V for Vendetta – A Movie Review

I think Alan Moore’s creation, V for Vendetta, is a masterful work, so I had very high hopes for the film version of the comic series.

I did not go disappointed.

I realize V for Vendetta has gotten mixed reviews, but I thought it was very well done.  Because the Wachowski Brothers were involved I expected the excess of the last few Matrix movies, but they restrained themselves quite appropriately.  V for Vendetta was rather understated, in my opinion, and I felt it was nearly accurate with its source material.  Sure, some changes had to be made because it is a mainstream movie and because it came out two decades after the comic, but the soul of it remained true enough.

Natalie Portman did a surprisingly good job and Hugo Weaving deserves some sort of an award for his portrayal of V.  I don’t know many actors who can convey emotion without their face ever being seen, but Weaving pulled it off wonderfully through subtle body language and voice inflection. 

The action was superb, the sets believable, the dialogue fairly crisp with some awkward moments, and the editing was well done.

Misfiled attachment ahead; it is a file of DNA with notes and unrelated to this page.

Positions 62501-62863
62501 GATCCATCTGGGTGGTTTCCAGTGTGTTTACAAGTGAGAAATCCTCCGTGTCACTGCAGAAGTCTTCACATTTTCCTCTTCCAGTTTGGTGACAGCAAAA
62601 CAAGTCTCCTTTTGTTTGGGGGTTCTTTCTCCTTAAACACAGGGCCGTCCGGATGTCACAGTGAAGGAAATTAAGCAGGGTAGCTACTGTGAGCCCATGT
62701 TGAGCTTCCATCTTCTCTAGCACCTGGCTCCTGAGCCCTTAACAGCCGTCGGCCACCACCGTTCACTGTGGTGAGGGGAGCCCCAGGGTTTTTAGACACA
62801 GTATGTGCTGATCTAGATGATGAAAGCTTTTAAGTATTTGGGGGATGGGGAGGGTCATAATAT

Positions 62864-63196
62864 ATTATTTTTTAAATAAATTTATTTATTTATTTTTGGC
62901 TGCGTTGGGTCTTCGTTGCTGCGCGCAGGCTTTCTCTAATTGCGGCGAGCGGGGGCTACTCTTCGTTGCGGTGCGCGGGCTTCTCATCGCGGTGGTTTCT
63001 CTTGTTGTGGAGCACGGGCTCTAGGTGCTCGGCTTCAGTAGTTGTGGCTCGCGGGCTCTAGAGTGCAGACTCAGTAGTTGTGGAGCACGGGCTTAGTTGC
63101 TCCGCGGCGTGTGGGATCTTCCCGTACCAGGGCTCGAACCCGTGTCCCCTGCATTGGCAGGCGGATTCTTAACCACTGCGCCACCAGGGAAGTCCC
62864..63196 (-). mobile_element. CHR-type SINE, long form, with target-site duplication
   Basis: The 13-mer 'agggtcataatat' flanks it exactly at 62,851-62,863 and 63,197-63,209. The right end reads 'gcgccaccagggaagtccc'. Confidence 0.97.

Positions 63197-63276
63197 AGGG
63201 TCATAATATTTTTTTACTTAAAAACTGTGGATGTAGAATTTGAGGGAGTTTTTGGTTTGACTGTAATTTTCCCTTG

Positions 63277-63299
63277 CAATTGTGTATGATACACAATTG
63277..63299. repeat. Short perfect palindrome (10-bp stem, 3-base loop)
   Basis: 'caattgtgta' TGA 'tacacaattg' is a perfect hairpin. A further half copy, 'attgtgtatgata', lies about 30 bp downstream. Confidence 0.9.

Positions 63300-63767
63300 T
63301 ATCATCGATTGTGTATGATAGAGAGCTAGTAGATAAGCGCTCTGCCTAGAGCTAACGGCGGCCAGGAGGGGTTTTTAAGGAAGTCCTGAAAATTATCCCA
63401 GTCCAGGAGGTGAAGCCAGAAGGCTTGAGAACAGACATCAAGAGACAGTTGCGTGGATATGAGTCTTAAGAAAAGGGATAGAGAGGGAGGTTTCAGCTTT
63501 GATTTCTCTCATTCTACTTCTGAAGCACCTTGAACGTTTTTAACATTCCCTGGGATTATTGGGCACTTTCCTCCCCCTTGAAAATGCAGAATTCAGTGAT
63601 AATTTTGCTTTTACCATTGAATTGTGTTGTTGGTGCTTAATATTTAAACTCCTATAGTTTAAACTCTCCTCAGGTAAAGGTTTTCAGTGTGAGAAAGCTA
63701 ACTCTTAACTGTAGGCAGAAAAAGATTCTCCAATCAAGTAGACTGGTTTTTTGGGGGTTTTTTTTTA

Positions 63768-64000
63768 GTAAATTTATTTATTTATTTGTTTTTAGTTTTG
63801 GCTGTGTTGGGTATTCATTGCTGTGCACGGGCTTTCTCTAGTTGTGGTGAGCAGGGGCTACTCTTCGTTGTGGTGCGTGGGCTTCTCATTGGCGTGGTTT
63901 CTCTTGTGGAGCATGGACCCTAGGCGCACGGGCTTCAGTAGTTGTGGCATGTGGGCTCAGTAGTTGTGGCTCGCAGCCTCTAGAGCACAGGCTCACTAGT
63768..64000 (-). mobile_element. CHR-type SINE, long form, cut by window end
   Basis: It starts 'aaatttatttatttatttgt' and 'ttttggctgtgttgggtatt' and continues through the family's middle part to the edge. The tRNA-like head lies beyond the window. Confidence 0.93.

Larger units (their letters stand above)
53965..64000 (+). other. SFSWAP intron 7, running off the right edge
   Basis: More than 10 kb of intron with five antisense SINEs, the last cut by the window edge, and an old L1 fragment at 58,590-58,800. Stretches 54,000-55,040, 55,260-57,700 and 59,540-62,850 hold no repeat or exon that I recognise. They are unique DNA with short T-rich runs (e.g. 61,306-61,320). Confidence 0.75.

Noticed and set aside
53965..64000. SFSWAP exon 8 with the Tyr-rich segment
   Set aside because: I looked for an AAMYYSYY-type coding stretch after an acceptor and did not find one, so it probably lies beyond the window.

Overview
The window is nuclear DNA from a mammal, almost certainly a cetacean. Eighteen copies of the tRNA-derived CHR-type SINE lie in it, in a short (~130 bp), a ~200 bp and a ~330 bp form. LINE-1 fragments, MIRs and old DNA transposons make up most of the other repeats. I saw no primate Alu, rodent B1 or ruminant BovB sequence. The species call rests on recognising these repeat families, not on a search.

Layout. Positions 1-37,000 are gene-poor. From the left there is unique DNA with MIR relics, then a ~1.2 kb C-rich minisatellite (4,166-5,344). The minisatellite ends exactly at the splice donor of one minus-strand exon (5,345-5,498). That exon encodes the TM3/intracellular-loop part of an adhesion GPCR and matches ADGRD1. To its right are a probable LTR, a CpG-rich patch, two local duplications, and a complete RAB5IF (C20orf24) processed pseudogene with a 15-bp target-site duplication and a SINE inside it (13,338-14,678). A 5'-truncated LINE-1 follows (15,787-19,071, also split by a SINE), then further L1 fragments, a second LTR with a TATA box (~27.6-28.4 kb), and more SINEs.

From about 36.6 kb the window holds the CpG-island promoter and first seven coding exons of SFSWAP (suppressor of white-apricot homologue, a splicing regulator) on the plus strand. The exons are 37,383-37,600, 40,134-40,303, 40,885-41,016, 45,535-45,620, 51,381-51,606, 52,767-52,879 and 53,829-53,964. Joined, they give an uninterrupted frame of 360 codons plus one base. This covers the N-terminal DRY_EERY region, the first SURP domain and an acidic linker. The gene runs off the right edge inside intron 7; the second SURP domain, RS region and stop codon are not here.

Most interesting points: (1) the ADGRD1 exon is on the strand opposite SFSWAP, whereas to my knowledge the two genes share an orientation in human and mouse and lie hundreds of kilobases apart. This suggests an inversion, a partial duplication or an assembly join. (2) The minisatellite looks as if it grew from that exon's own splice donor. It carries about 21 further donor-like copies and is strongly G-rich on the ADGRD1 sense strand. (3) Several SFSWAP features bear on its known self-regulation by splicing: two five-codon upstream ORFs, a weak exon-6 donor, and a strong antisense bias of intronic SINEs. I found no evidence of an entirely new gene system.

Alan Moore, V’s creator, is notorious for his disdain for movie versions of his work (The League of Extraordinary Gentlemen, From Hell), so much so that you won’t see his name attached to the film anywhere and he gives all his proceeds to the artists of his work, but I truly hope he was moderately satisfied with this movie. 

The only problem I had with the film was that its message of rebellion was slightly water-downed compared to the original, and probably with good reason, but I think most people who stop to think about what they’re watching will realize the existing parallels to today’s political and social climate.  However, I believe most people who are even minutely conservative will find plenty of controversial moments in V for Vendetta.

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